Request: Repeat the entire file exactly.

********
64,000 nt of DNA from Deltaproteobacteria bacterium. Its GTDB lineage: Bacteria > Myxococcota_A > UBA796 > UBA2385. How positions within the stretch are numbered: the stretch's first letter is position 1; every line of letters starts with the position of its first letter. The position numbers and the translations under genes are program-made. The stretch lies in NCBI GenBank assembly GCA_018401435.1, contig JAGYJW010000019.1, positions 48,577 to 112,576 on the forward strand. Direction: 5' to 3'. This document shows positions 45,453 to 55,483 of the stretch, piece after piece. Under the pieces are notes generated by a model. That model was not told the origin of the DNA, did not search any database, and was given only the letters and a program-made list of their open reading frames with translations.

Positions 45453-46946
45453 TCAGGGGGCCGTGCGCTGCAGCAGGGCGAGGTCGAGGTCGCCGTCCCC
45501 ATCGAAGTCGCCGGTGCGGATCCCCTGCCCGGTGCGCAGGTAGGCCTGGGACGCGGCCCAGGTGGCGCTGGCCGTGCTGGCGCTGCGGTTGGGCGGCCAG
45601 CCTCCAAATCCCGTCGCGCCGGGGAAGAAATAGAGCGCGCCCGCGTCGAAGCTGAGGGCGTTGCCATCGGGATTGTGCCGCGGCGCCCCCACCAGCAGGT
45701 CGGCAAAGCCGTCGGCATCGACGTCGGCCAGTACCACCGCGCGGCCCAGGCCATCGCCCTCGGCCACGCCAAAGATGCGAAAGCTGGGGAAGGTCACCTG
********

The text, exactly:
64,000 nt of DNA from Deltaproteobacteria bacterium. Its GTDB lineage: Bacteria > Myxococcota_A > UBA796 > UBA2385. How positions within the stretch are numbered: the stretch's first letter is position 1; every line of letters starts with the position of its first letter. The position numbers and the translations under genes are program-made. The stretch lies in NCBI GenBank assembly GCA_018401435.1, contig JAGYJW010000019.1, positions 48,577 to 112,576 on the forward strand. Direction: 5' to 3'. This document shows positions 45,453 to 55,483 of the stretch, piece after piece. Under the pieces are notes generated by a model. That model was not told the origin of the DNA, did not search any database, and was given only the letters and a program-made list of their open reading frames with translations.

Positions 45453-46946
45453 TCAGGGGGCCGTGCGCTGCAGCAGGGCGAGGTCGAGGTCGCCGTCCCC
45501 ATCGAAGTCGCCGGTGCGGATCCCCTGCCCGGTGCGCAGGTAGGCCTGGGACGCGGCCCAGGTGGCGCTGGCCGTGCTGGCGCTGCGGTTGGGCGGCCAG
45601 CCTCCAAATCCCGTCGCGCCGGGGAAGAAATAGAGCGCGCCCGCGTCGAAGCTGAGGGCGTTGCCATCGGGATTGTGCCGCGGCGCCCCCACCAGCAGGT
45701 CGGCAAAGCCGTCGGCATCGACGTCGGCCAGTACCACCGCGCGGCCCAGGCCATCGCCCTCGGCCACGCCAAAGATGCGAAAGCTGGGGAAGGTCACCTG